Tesla has been on a roller coaster ride of market sentiment in recent years, but the electric car company is starting off the new decade on a high note.
The company is not only America’s most valuable automaker, it’s now worth more than Ford and GM combined.
Tesla’s valuation has already surpassed the $100 billion mark – a significant milestone for a company that produces a fraction of the vehicles of its direct competitors.
Here’s a comparison of the top selling models in the U.S. for Ford, GM, and Tesla.
|Rank||Model||Unit Sales (Q4 2019)|
|7||Tesla Model 3||47,275|
A quick glance at this list is revealing. Though Tesla’s Model 3 put up strong sales numbers, it’s still only a small percentage of vehicles sold by U.S. automakers.
So, what’s driving Tesla’s meteoric growth, and is it sustainable? Below, we’ll take a high-level look at the bull and bear cases for the company.
The Bull Case for Tesla Motors
Tesla posted losses of $1.1 billion in the first half of 2019, but since then, the company has turned the situation around in dramatic fashion.
The automaker had a surprising third quarter with not only record deliveries of 97,000 cars, but also a profit of $143 million. Deliveries broke yet another record in Q4 2019, totaling 112,000 vehicles. These announcements helped improve market sentiment, sending the company’s stock back on an upward trajectory heading into 2020.
Here are three reasons some analysts and media are still bullish on Tesla:
1. Tapping into the World’s Largest Electric Car Market
For a long time, foreign companies looking to manufacture products in China couldn’t do so without working through a domestic partner. Recently though, Tesla became the first major benefactor of a policy change, becoming the first wholly foreign-owned automaker in China.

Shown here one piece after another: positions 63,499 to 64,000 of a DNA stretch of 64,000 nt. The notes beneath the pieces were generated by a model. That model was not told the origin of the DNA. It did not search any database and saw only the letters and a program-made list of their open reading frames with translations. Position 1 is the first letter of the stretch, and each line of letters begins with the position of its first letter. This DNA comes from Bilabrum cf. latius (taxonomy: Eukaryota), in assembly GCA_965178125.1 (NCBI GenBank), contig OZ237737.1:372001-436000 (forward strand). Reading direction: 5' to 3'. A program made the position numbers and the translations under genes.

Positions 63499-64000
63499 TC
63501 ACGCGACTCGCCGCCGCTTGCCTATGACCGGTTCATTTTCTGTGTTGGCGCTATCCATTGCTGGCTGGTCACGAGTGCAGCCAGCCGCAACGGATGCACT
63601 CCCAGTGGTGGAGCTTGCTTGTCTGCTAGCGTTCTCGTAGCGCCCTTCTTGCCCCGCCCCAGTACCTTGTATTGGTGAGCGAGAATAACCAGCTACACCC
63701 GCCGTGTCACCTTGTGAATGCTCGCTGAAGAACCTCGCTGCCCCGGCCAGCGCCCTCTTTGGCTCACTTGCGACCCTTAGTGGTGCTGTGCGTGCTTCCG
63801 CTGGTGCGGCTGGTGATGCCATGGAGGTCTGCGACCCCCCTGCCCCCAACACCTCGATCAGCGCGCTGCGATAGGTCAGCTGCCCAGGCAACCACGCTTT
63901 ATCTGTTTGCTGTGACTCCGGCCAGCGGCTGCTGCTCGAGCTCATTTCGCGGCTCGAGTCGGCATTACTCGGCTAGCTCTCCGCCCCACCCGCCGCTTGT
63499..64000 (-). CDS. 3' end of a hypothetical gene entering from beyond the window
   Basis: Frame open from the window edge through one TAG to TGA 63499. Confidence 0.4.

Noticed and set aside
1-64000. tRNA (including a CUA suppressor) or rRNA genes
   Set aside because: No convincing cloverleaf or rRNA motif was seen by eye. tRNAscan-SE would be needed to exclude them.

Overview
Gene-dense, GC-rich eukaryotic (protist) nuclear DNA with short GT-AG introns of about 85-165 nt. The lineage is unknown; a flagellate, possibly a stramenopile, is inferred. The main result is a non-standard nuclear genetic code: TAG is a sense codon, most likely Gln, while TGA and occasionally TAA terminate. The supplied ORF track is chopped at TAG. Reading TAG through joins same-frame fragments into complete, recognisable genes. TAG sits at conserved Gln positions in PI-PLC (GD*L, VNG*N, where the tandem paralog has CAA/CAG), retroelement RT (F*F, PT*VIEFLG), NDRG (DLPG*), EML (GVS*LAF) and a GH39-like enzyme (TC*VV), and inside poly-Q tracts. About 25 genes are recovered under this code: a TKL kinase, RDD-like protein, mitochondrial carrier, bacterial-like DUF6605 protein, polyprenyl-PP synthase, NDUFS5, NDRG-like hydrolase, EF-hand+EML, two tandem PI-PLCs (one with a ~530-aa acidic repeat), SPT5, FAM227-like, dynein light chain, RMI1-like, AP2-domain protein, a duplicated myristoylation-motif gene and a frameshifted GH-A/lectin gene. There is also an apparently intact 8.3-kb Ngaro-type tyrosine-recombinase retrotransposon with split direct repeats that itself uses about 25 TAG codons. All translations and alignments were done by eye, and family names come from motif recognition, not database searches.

Gigafactory 3 in Shanghai was completed in October, and was built in just 10 months – an impressive feat. Furthermore, cars have already begun rolling off the assembly lines, as Tesla targets an annual production of 150,000 Model 3s.
Perhaps the best part for a company with historically volatile earnings: Tesla claims the facility was 65% cheaper to build than its production plant in the U.S.
2. Still the Range King
2019 saw many of the more established automakers take their first swings at Tesla.
The United States Environmental Protection Agency (EPA) handed out official range ratings for several new electric cars, but none could unseat the king:
3. Musk’s Megaphone
Few CEOs capture the attention of media quite like Elon Musk. While his actions can sometimes have unintended consequences for the company – the infamous “funding secured” tweet, for example – Elon Musk’s massive reach allows the company to sell vehicles without spending a dime on advertising.
By contrast, in 2018, Ford and GM spent $2.3 billion and $3.1 billion respectively on advertising in the U.S. alone.
The Bear Case for Tesla Motors
While the second half of 2019 has given Tesla bulls much to celebrate, many investors are remaining vigilant, if not skeptical.
1. Stiff Competition in China
Tapping into the world’s largest EV market is a double-edged sword for Tesla, as they face an onslaught of domestic and foreign competitors.
The Chinese government has also generously supported its own EV industry, handing out over $60 billion in subsidies to over 400 companies. Tesla will be competing against state-owned enterprises like BAIC, one of the largest players in the Chinese EV market.
Western automakers are also gaining a foothold in China as well. Volkswagen and its Chinese joint-venture partner, SAIC Motor, will begin producing cars at two factories in China in the autumn of 2020.
The German automotive giant has also forged partnerships with Chinese battery manufacturers, including China’s biggest battery company Contemporary Amperex Technology (CATL).
2. Getting Ratio’d
Tesla has an extremely high premium on earnings when compared with its more established counterparts in the auto industry.
|Company||Ticker||Enterprise Multiple* (last 12 months)|
The enterprise multiple (EV/EBITDA) measures the dollars in enterprise value for each dollar of earnings. The ratio is commonly used to determine if a company is undervalued or overvalued compared to peers.
The Bottom Line is… the Bottom Line